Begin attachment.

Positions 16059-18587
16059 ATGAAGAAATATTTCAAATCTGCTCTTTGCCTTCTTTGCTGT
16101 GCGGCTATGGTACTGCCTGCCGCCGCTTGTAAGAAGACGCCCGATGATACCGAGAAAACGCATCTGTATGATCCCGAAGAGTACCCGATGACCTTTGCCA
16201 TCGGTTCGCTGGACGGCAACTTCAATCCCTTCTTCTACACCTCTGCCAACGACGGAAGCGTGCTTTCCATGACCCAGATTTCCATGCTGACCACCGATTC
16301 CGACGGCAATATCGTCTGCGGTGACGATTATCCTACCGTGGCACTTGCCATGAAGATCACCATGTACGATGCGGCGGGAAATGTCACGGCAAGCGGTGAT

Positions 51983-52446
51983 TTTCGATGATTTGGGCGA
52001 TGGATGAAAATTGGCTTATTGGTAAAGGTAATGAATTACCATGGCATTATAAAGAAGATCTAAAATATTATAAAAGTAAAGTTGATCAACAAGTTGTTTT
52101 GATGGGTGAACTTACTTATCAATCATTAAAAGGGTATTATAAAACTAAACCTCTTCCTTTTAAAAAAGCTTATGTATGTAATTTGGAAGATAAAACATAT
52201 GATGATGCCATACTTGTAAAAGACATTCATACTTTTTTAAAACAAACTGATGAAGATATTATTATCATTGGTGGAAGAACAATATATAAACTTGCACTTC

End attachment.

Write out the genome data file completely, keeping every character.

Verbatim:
Positions 16059-18587
16059 ATGAAGAAATATTTCAAATCTGCTCTTTGCCTTCTTTGCTGT
16101 GCGGCTATGGTACTGCCTGCCGCCGCTTGTAAGAAGACGCCCGATGATACCGAGAAAACGCATCTGTATGATCCCGAAGAGTACCCGATGACCTTTGCCA
16201 TCGGTTCGCTGGACGGCAACTTCAATCCCTTCTTCTACACCTCTGCCAACGACGGAAGCGTGCTTTCCATGACCCAGATTTCCATGCTGACCACCGATTC
16301 CGACGGCAATATCGTCTGCGGTGACGATTATCCTACCGTGGCACTTGCCATGAAGATCACCATGTACGATGCGGCGGGAAATGTCACGGCAAGCGGTGAT

Positions 51983-52446
51983 TTTCGATGATTTGGGCGA
52001 TGGATGAAAATTGGCTTATTGGTAAAGGTAATGAATTACCATGGCATTATAAAGAAGATCTAAAATATTATAAAAGTAAAGTTGATCAACAAGTTGTTTT
52101 GATGGGTGAACTTACTTATCAATCATTAAAAGGGTATTATAAAACTAAACCTCTTCCTTTTAAAAAAGCTTATGTATGTAATTTGGAAGATAAAACATAT
52201 GATGATGCCATACTTGTAAAAGACATTCATACTTTTTTAAAACAAACTGATGAAGATATTATTATCATTGGTGGAAGAACAATATATAAACTTGCACTTC